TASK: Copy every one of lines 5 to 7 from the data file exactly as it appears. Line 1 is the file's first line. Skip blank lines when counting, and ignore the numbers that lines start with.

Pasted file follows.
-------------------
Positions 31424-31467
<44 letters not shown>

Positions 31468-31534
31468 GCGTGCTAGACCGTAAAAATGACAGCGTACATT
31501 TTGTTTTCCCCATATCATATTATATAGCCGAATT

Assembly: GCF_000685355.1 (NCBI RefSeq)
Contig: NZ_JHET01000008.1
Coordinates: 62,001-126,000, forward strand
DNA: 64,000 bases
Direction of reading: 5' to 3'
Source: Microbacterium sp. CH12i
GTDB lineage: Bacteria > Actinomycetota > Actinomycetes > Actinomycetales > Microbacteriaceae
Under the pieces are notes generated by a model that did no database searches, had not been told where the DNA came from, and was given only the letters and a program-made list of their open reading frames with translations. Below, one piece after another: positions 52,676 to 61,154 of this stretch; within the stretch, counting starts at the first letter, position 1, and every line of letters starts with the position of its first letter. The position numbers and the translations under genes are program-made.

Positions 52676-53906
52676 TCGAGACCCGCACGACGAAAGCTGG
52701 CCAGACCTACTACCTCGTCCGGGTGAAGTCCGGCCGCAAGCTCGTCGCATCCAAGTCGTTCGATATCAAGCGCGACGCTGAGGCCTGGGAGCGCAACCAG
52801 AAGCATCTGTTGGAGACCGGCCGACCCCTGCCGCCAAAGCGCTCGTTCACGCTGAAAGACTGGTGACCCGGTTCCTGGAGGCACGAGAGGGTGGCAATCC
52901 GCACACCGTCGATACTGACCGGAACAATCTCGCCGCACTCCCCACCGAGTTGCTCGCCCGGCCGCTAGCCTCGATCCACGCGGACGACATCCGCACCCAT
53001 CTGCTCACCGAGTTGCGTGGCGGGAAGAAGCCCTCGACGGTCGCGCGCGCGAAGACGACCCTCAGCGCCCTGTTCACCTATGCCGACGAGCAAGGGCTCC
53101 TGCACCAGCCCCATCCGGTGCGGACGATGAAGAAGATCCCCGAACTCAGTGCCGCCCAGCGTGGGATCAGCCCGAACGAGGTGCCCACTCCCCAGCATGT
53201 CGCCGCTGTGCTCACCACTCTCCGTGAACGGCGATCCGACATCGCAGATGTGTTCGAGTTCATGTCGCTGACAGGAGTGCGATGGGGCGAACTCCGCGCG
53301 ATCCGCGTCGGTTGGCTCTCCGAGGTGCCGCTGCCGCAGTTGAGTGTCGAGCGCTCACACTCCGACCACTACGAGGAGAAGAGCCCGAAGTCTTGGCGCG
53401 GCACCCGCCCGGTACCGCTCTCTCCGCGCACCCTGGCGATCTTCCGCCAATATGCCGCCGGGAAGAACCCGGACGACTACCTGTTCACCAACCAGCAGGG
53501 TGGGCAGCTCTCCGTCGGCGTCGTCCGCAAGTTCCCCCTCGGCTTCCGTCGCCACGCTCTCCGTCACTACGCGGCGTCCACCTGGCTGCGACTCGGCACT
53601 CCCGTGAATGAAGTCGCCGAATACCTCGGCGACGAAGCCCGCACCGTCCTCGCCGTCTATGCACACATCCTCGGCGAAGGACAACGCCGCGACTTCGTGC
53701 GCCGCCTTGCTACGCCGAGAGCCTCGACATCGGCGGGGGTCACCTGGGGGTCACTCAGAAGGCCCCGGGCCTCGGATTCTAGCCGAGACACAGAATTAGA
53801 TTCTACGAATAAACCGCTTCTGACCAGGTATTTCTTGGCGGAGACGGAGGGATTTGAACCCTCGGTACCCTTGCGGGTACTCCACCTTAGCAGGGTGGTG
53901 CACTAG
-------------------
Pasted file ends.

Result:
31501 TTGTTTTCCCCATATCATATTATATAGCCGAATT

Assembly: GCF_000685355.1 (NCBI RefSeq)
Contig: NZ_JHET01000008.1